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needed. >> john: that squeezes newcomers out? >> and they should be squeezed out. >> john: why? >> because this is a regulated industry. >> john: how much do you get paid lobby for this. >> my right is $775 an hour. >> i can't blame him, but don't husband 80 me. >> john: so you are paid by the taxi king, jerry schaffer. >> i'm being paid not him. >> john: keep the little guys out. >> kings, queens and jacks. >> poor folks pay lobbyists. if he gets his regulation, poor people won't be taxi entrepreneurs. >> only a few will be able to afford it. >> john: washington has been an
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open place for taxi to become a taxi driver so why monkey with it. >> folks have different legislation, our charge is to implement it. >> john: how many laws have you gotten past? >> very active. >> john: ever repeal any. >> no, we haven't appealed any. >> john: it makes it much harder to be an ok, guys-- what's next ? chocolate lemonade ? susie's lemonade... the movie. or... we make it pink ! with these 4g lte tablets, you can do business at lightning-fast spes. we'll take all the strawberries, dave. you got it, kid. we have a winner. we're definitely gonna need another one. small sinesses that want to grow use 4g lte technology from verizon. i wonder how she does it. that's why she's the boss.
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6. >> john: put aside what you eat. it turns out, no.
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some towns ban meals. one banned all fast food restaurants. they want to limit the salt i eat. if you sell certain things at the food police disapprove of, you better watch out. >> there was lookout banging on the back gate. >> john: not long ago, federal and state officials raided a food co-opt in los angeles. >> were you drawing guns. >> they searched me. they thought we had cocaine in the fruit. >> their crime was selling milk that hadn't been pasture turized >> they also raided sharon's farm which supplies rawsome with the natural food. >> these people come and rip my house apart. they took me down to the county jail, booked me.
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like i was a criminal. >> they were charged with six felonies. they could go to jail all because health officials say raw milk can be down right dangerous. >> john: it can. unpasture used means it's not heated and could have salmonella but raw food buyers say this. >> it's pure and healthy and makes me feel good. >> john: that is ridiculous. but don't people have a right to be ridiculous. >> this is america. how are you going to tell me what i should and shouldn't eat. i eat lots of dove bars and i also eat chicken. they say it causes lots of illness and many deaths. we don't ban chicken. >> when the government gets between my lips and throat, that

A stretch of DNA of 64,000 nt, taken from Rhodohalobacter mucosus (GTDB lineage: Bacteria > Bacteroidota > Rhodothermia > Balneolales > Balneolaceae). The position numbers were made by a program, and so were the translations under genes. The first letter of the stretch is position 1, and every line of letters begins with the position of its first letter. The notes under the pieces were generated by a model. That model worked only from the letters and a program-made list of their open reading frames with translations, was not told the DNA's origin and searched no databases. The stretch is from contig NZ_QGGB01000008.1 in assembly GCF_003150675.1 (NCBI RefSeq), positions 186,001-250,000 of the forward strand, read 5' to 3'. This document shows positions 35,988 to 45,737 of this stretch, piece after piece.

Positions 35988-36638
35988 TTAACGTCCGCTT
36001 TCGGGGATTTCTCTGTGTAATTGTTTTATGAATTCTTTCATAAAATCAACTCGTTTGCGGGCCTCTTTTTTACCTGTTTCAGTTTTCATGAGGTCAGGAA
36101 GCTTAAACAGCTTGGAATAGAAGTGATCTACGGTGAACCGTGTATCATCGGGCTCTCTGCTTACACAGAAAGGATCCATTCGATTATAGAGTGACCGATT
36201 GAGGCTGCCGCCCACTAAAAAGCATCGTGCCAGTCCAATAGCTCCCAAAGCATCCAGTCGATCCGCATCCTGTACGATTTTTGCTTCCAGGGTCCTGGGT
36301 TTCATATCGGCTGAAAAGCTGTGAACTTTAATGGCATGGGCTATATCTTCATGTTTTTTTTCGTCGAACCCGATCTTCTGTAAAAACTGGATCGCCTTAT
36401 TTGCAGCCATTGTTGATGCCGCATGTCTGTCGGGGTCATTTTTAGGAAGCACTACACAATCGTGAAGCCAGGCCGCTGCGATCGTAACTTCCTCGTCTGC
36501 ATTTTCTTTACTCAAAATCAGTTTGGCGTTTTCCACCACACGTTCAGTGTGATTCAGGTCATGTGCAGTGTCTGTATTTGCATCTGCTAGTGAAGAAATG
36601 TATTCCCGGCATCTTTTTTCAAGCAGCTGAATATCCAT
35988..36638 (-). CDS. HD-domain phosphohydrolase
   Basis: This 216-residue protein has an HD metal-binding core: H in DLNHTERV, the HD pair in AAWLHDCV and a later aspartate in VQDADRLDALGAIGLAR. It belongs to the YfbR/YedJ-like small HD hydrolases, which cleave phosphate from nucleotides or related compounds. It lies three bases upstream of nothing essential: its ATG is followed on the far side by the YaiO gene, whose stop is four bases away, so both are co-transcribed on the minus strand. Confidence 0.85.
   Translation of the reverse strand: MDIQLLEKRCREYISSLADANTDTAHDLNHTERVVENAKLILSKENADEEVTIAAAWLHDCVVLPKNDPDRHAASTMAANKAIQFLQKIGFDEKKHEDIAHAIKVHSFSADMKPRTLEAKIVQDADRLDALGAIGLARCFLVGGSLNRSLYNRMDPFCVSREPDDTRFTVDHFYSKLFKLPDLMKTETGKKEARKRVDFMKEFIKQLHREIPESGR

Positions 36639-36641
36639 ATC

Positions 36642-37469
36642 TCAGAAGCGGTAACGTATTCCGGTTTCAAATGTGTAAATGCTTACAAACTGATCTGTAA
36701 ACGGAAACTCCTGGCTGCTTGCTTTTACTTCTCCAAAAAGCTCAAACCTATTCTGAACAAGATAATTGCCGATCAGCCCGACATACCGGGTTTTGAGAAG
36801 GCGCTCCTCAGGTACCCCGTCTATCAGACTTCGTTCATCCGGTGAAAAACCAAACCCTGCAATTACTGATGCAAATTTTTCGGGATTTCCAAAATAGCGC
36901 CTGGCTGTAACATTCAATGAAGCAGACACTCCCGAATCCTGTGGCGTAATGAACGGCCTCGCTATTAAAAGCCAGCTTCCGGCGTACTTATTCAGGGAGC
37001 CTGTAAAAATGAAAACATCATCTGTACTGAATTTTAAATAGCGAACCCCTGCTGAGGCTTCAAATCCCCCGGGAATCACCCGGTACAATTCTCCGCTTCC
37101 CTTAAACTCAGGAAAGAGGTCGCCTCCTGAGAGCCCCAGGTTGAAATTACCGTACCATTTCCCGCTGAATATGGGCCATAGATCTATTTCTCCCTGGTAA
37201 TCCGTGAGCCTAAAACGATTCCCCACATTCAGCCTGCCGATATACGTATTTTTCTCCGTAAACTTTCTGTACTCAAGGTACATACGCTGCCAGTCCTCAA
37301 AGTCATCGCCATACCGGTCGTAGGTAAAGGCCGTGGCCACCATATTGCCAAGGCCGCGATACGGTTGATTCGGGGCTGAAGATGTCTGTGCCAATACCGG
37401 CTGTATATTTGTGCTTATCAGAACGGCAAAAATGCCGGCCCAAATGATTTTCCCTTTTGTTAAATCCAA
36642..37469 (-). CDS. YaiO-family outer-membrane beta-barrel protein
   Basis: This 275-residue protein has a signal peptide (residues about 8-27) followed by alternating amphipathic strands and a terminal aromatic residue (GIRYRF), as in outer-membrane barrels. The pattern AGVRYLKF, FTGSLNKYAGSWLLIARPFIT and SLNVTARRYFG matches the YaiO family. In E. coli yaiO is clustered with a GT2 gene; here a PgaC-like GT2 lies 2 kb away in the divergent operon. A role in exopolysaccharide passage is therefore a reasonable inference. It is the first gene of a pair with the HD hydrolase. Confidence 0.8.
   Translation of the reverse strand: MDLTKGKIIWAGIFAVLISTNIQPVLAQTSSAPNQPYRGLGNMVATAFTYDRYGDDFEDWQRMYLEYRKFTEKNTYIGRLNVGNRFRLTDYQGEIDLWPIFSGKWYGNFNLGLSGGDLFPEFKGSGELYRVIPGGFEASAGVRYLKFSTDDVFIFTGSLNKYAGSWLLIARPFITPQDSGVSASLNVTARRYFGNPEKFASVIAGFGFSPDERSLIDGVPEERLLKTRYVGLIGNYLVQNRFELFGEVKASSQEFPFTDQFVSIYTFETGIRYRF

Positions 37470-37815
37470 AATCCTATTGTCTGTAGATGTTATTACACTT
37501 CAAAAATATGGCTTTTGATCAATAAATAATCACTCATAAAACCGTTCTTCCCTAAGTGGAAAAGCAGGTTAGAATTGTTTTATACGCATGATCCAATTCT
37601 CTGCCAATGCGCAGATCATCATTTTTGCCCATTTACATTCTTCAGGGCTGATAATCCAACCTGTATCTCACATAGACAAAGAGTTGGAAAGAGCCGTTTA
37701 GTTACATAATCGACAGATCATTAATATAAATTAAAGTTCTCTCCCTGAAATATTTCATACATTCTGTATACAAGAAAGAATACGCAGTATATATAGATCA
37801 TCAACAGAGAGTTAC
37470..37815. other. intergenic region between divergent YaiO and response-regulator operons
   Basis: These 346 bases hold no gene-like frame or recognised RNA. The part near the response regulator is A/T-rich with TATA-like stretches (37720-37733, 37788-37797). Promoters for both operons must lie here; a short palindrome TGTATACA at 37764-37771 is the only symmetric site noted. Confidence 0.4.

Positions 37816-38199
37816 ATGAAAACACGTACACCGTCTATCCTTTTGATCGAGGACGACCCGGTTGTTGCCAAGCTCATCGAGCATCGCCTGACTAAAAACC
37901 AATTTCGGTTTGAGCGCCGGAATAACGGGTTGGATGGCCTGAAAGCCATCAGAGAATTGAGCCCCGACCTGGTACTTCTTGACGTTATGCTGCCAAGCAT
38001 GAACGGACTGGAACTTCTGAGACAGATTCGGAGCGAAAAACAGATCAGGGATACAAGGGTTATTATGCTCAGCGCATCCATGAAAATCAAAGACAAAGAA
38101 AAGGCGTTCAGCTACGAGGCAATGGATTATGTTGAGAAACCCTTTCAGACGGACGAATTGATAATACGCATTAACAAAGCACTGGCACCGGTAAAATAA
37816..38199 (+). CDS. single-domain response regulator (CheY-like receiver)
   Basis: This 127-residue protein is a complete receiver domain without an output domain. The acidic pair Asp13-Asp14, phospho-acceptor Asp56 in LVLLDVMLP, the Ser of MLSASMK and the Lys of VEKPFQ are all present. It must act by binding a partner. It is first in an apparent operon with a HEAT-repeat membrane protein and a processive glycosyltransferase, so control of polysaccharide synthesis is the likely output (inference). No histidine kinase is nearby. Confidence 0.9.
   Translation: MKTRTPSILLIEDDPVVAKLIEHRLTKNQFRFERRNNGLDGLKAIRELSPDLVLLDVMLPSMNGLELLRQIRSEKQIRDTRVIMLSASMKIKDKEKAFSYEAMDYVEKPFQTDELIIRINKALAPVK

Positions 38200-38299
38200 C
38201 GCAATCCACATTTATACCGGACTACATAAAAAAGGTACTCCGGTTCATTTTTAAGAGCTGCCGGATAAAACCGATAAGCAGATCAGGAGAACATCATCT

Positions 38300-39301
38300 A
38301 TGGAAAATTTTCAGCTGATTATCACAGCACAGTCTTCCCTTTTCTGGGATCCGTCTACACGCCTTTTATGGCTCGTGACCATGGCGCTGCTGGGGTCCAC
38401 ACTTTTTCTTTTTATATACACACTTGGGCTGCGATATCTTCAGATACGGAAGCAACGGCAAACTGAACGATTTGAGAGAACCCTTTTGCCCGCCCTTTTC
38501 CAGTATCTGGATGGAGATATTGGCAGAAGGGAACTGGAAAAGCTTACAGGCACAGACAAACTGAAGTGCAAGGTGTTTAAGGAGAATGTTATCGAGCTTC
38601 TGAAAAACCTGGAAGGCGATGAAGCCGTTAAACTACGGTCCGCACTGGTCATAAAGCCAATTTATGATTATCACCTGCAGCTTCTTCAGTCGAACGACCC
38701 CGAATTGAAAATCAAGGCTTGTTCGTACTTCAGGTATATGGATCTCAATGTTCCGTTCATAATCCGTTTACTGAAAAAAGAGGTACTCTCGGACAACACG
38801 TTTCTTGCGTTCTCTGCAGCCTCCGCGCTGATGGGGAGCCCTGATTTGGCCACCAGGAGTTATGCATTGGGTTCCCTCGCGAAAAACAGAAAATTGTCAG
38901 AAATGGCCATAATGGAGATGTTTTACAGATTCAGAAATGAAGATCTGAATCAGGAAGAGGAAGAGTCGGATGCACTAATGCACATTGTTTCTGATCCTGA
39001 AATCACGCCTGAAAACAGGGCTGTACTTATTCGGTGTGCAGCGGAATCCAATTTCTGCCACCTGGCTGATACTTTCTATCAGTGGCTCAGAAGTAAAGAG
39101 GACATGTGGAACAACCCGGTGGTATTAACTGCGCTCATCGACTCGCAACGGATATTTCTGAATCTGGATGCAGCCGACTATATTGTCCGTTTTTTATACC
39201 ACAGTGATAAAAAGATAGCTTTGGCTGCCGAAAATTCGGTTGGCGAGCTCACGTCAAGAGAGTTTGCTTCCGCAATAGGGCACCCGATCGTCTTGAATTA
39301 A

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is an invasion. >> why do you want to drink raw milk? >> i think it's good for me. >> john: most states ban the sairls sale of raw milk just like unlicensed lemonade stands. my lawyer told me if no one drinks it and i don't make any money, that is probably legal. >> it indicates the prejudice against terrible business people. anyone who is this s is in business is a cheater. >> john: cdc says hundreds have gotten sick from raw milk? >> more have drowned in backyard swimming pools. ultimately you and i should be able to choose our risk. i think eating mountain dew is
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risky but i'm not asking for a government telling you can't do it. >> they have koult elevated 500 acres and more and more rules. >> every day, i look over my shoulder, what are they going to find illegal. >> john:. >> you can go into the woods and put a deer prominently and take it around in the afternoon sun and take it home and string and feed to it your children. that is being a great american. >> but if i take one lamb or one pig and get all the neighbors together and we have a community kill them and one neighbor pays me a criminal i'm a criminal. >> john: we need government to
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protect us? >> if that is what you think, go ask for government protection but allow my customers and me who don't have faith in the government, let us opt out. it's freedom of choice should be important as the freedom to worship and speak and own a gun. >> john: what about the freedom public officials doing public work? coming up, in america these days you never know what is legal. can police legally arrest you wake up!
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that's good morning, veggie style. hmmm. for half the calories plus veggie nutrition. could've had a v8.
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... this is a fox news alert. i'm arthel nevil. message crews in kentucky recovering two more bodies earlier today, bringing the total to at least 37 people killed in four states. over hundred tornadoes were reported in ten states. rough weather far from over. latest forecast and team coverage from some of the hardest hit areas coming up at the top of the hour. >> polls closing in washington state. mitt romney, rick santorum, ron paul and newt gingrich hoping for a big win in today's caucuses. 40 delegates up for grabs in the evergreen state and they are looking for the last bit of